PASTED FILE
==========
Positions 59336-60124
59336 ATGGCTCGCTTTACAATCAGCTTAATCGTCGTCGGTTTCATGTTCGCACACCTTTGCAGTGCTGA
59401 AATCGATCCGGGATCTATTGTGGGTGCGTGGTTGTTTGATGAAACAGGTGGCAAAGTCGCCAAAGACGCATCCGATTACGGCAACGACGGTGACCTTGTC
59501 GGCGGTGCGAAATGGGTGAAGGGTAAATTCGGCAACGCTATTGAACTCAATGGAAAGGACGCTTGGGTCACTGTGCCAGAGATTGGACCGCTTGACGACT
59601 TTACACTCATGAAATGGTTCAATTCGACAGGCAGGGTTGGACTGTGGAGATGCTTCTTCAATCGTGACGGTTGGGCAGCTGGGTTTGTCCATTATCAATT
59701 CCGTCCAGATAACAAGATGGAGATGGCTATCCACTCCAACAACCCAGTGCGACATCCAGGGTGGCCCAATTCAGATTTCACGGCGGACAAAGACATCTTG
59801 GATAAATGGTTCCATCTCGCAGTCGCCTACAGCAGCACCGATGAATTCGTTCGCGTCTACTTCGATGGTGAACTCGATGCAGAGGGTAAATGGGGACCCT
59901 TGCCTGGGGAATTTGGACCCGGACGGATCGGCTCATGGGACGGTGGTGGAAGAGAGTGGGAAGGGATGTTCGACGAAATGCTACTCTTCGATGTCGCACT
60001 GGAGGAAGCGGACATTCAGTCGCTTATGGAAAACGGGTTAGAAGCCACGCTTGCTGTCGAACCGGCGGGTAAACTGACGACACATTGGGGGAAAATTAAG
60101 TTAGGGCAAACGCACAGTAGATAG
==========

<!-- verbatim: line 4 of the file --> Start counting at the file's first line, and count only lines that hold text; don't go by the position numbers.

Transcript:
59501 GGCGGTGCGAAATGGGTGAAGGGTAAATTCGGCAACGCTATTGAACTCAATGGAAAGGACGCTTGGGTCACTGTGCCAGAGATTGGACCGCTTGACGACT